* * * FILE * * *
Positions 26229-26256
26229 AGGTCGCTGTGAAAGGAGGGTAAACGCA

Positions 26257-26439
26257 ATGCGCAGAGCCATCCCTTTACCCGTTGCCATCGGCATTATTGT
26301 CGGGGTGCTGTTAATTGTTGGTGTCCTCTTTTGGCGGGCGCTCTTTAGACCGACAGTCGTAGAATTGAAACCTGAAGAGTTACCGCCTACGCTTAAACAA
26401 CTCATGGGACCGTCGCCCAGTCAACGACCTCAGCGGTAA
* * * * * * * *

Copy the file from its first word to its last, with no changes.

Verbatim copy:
Positions 26229-26256
26229 AGGTCGCTGTGAAAGGAGGGTAAACGCA

Positions 26257-26439
26257 ATGCGCAGAGCCATCCCTTTACCCGTTGCCATCGGCATTATTGT
26301 CGGGGTGCTGTTAATTGTTGGTGTCCTCTTTTGGCGGGCGCTCTTTAGACCGACAGTCGTAGAATTGAAACCTGAAGAGTTACCGCCTACGCTTAAACAA
26401 CTCATGGGACCGTCGCCCAGTCAACGACCTCAGCGGTAA